Thursday, October 18, 2012

How Big A Lie Did Mitt Romney Tell When He Said His Federal Taxes Were Never Less Than Thirteen Percent Of His Income? (And Why It Affects The Economy)

Romney during second Presidential debate this week where he said he talked about eliminating capital gains taxes
Mitt Romney misled us when he told us that federal taxes on his very substantial income were always at least thirteen percent.   Knowing how very little Romney is really required to pay in taxes matters a lot.  It matters a lot because it is creating a drag on the economy.

As of now, Mitt Romney has still released only two of his tax returns.  For the longest time he had released only one tax return.  That was back when he was assuring us that, not to worry, in the absence of releasing more information he could assure us that his tax liability was always at least thirteen percent.  (See: Romney Says He Paid at Least 13% in Income Taxes, by Michael D. Shear, August 16, 2012.)

In September, Romney finally released his 2011 tax returns.  It turned out that the federal taxes he owed for his adjusted gross income of about $13.7 million was actually about only ten percent. That’s far less than that thirteen percent figure he’s been pushing out to the public with assurances back in August.

So that it didn’t appear that Romney had been too outrageously inaccurate or misleading Romney had a fix-it when he finally released this tax return: He consciously elected to pay more taxes than he had to:
Mr. Romney has said that he has paid at least 13 percent in federal income taxes in each of the last 10 years.

In order for that claim to be true in 2011, Mr. Romney had to voluntarily take a smaller deduction than he was entitled to for his charitable deductions, his advisers said Friday.
(See: September 21, 2012, Romney Releases 2011 Tax Returns, By Michael D. Shear.)

Romney overpaid his taxes by enough that he actually paid about fourteen percent in taxes.

The fix-it, as after-the-fact fix-its go, is pretty inadequate in a couple of ways.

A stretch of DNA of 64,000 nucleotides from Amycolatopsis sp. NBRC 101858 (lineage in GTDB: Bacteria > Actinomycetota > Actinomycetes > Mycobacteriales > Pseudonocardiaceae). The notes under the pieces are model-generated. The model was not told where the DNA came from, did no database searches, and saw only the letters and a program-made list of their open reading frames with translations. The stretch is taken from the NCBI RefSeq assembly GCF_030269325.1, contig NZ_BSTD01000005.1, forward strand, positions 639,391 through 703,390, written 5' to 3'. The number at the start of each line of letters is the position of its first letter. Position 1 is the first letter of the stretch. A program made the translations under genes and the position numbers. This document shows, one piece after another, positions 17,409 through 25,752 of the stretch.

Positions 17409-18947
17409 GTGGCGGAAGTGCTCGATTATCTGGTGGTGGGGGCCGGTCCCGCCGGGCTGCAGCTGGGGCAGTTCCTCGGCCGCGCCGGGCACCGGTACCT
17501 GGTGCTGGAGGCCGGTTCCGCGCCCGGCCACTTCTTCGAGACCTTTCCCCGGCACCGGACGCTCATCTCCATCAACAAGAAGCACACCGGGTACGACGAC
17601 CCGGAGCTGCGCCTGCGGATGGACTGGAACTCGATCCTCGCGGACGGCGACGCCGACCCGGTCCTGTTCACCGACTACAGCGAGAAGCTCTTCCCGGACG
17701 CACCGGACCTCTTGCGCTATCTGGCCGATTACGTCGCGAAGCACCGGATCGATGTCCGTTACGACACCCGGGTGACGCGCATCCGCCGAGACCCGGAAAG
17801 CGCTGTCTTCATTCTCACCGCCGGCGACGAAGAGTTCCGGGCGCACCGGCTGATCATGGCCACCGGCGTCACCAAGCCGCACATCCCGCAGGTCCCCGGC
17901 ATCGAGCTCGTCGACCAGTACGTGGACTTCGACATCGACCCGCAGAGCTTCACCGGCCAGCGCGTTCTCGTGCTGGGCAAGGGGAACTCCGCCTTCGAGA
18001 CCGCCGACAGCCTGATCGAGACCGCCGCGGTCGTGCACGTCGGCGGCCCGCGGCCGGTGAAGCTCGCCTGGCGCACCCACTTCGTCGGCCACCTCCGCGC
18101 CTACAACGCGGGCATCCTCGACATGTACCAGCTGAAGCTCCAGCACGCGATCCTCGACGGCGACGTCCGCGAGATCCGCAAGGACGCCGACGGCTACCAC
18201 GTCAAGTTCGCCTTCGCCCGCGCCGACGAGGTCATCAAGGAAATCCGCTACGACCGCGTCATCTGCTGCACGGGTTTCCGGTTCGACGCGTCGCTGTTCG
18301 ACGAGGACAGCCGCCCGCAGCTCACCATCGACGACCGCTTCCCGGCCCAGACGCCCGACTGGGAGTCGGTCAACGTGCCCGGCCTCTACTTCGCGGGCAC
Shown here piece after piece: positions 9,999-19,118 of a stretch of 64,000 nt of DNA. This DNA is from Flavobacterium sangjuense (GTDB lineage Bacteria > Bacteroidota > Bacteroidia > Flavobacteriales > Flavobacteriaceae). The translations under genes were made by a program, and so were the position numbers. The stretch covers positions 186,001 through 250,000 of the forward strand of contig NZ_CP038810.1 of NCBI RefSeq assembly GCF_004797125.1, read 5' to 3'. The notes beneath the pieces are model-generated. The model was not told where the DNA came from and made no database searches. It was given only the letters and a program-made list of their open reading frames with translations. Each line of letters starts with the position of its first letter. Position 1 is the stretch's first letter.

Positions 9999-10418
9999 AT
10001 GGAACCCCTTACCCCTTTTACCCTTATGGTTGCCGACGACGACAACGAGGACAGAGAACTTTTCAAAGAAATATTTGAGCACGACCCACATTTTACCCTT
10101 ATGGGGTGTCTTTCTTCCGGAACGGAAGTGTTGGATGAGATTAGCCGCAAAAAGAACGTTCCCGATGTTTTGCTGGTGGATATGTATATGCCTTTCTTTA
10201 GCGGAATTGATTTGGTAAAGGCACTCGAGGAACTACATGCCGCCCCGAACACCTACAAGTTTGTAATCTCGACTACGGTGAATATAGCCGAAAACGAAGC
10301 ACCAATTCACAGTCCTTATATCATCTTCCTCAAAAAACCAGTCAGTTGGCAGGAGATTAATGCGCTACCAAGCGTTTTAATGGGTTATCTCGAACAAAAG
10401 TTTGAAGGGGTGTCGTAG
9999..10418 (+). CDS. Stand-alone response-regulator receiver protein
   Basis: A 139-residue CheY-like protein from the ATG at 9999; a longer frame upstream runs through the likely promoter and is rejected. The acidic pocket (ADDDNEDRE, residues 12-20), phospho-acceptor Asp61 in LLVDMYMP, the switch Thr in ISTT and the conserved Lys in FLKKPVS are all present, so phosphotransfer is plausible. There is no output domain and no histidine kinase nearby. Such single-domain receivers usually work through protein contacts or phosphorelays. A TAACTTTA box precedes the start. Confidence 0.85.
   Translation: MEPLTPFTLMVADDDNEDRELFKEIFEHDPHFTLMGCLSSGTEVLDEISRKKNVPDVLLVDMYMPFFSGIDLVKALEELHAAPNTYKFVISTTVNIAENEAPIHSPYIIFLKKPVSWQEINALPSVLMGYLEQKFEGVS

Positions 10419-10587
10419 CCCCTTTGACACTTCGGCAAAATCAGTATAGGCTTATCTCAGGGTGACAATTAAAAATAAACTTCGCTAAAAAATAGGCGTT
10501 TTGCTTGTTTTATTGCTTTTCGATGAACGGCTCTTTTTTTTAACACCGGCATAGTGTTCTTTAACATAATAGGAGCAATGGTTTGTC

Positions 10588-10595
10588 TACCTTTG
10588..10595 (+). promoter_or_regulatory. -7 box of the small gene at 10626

The first thing that makes this fix-it inadequate is that Romney was on record saying he wouldn’t be qualified to be president if he paid more taxes than he actually had to.  He said that just last July when ABC’s David Muir asked him it in an interview whether he had ever paid taxes lower than 13.9%.  (If you are wondering why Romney paid fourteen percent when he overpaid his taxes, rather than just enough to get thirteen percent, the reason may be that Muir asked him about this 13.9% figure.)

Romney responded to Muir as follows:
My view is that I have paid all the taxes required by law [. . . . .]  I don’t pay more than are legally due. And frankly if I had paid more than are legally due I don’t think I’d be qualified to become president.  I think people would want me to follow the law and pay only what . .  Ah. . the tax code requires.
You can hear an audio clip* of him saying exactly this in a Brian Lehrer show segment the following Monday. .  Romney released his tax returns just before the weekend on a Friday. . (starting at 3:52).  You can click to hear it below in the embedded audio.



You can also watch the ABC Muir interview itself or read the transcript.*
(* Here is an issue of exactitude that will be of geeky interest to those who wonkily track how the media presents stories: If you look at the transcript of the interview you can see that the audio of the Brian Lehrer show clip, a direct lift from the ABC video, and the ABC video itself are undetectably edited- ABC slid in a cut to a photo to hide the cut, but the edited deletion from what Romney said is nothing that will help or especially hurt him.  It goes in where I inserted the bracketed ellipses in the quote above: “From time to time I've been audited as happens I think to other citizens as well and the accounting firm which prepares my taxes has done a very thorough and complete job paying taxes as legally due.”)